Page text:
The Loya Jirga, or Grand Assembly, will bring together 500 delegates from around the country to finalise a new constitution ahead of Afghanistan's first-ever presidential elections next year.

But two years after the Taliban's overthrow, the United Nations issued stark warnings this week that efforts to save Afghanistan could fail without more international commitment, and polls might have to be delayed because of rising violence.

Washington is trying to persuade its allies to follow its lead and step up aid in what analysts see as a attempt to present Afghanistan as success story in the coming election year to balance against the gloom of Iraq.

But no one seems ready to provide thousands more peacekeeping troops the country desperately needs.

Attacks stepped up

Since US Defence Secretary Donald Rumsfeld visited Kabul in May and declared major warfare over, Taliban and allied Islamist fighters have stepped up attacks around the country.

Donald Rumsfeld inspects Afghan guard of honour

More than 400 people have died in attacks or clashes since then, the bloodiest period since the Taliban's overthrow.

Rumsfeld's statement seemed even more premature this week when US military said it had launched its biggest ever operation to crush the Taliban and their allies.

It says the operation has helped prevent attacks to disrupt the Loya Jirga, but any positive impact has been diminished by the military's admission that 15 children died in two strikes last weekend against resistance leaders.

A statement from Taliban ally Qalb al-Din Hekmatyar carried
by Aljazeera overnight said Washington was demoralised in Afghanistan, just as it has been in Iraq.

"America has lost the war in Afghanistan and will leave this country soon," he said.

Taliban threat

A resurgent Taliban has vowed to disrupt the Loya Jirga, which could last several weeks, calling it a US-staged charade and warning that anyone attending deserved to die.

Both President Hamid Karzai and US ambassador Zalmay Khalilzad have said the threat to the assembly is real, and last Saturday a bomb exploded in the city of Kandahar, wounding 18 people, in what Karzai said was part of the disruption campaign.

"(The Americans) can approve a constitution in whichever way they choose, either through pressure, cheating or distribution of money"

Anonymous delegate,
quoted by Reuters
 

Even without the threat of attack, the Loya Jirga meeting will not be straightforward, as Karzai will be trying to persuade delegates to adopt a draft constitution that will give the president sweeping powers.

He has vowed he will not stand in polls planned for next June if factional strongmen like Defence Minister Muhammad Qasim Fahim get their way and dilute the president's power by demanding a prime ministry.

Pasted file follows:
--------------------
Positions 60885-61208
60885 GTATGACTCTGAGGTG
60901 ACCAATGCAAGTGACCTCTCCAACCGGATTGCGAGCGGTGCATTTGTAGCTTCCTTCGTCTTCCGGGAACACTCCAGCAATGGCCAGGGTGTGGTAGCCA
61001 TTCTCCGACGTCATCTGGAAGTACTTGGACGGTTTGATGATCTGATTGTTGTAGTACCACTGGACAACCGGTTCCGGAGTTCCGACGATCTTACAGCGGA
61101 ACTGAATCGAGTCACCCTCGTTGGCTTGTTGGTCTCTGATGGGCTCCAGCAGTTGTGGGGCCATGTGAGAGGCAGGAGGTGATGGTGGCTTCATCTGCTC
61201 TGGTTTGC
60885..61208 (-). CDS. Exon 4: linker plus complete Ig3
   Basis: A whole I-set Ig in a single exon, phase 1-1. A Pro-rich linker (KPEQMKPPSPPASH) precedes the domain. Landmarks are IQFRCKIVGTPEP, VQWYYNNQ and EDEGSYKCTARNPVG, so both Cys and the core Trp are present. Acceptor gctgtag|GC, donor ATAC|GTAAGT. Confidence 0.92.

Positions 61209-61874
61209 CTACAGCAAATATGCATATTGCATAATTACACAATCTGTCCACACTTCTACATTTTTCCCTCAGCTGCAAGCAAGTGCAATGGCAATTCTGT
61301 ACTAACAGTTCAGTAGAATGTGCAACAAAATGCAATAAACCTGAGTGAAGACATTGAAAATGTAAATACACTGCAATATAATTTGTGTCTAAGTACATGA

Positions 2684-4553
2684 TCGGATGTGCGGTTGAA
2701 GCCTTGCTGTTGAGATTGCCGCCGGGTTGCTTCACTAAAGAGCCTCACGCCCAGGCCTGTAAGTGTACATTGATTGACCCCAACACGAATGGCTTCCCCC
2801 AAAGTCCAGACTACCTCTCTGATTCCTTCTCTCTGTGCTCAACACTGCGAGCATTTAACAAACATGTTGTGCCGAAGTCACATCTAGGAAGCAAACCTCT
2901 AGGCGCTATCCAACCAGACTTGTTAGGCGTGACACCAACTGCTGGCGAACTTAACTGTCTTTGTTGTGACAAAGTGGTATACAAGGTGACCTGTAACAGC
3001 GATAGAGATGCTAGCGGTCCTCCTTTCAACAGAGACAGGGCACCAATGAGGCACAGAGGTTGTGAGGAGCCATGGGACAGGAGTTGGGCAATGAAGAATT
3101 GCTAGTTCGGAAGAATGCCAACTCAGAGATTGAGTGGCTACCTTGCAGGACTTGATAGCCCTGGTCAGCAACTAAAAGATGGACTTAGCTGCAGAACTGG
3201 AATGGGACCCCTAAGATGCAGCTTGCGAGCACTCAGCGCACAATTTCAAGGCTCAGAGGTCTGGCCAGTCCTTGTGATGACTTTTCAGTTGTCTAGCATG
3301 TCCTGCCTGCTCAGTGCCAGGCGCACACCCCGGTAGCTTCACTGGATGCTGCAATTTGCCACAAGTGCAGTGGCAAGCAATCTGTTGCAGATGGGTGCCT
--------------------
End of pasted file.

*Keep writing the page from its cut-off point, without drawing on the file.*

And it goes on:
Most delegates, be they democrats, Islamists or federalists or from any of Afghanistan's diverse ethnic groups, agree that Afghanistan, battered by 23 years of foreign invasion and civil war, needs a strong central government, but many fear that a strong presidency may open the door to a despot.

"We too want a presidential regime," said Qazi Abd al-Sattar, a delegate from the eastern province of Kunar, before heading over to Karzai's Kabul palace for lunch. "But we would like to have a parliament that can supervise the president.”

A simple majority is required to approve the constitution.

"Now the Americans want continuity," said a delegate who did not want to be identified. "They can approve a constitution in whichever way they choose, either through pressure, cheating or distribution of money.

"But if the document is not worked out on the basis of the majority's demands or plays down the role of Islam, then instability will gradually return to Afghanistan," the delegate added.

Foreign Ministry spokesman Umar Samad admits the government faces "a host of problems we can't ignore", but insists Afghanistan is making progress.

"We are moving along with political reforms and towards democratisation and that process is not going to stop," he said.

Four killed by US troops

Meanwhile, US special forces soldiers killed four "anti-coalition forces" who fired on troops after they had captured "a couple of people" in Jalalabad, 120km (75 miles) east of Kabul, a US military spokesman told reporters.

US soldiers have clashed with regional militias

"The coalition troops returned fire killing four gunmen and wounding one," Lieutenant Colonel Bryan Hilferty said, adding that nearly a dozen men were arrested by Afghan police.

Nangarhar provincial authorities said the people they caught included an Afghan militia commander and his men from neighbouring Laghman province. They were arrested during a regional military meeting in Jalalabad.

A Nangarhar security official said on Thursday that fighting erupted when US troops tried to arrest General Asmat Allah, Laghman brigade commander, during a regional military meeting near Jalalabad University.

Disarming militias is one of the priorities for Karzai as he attempts to extend the authority of his government.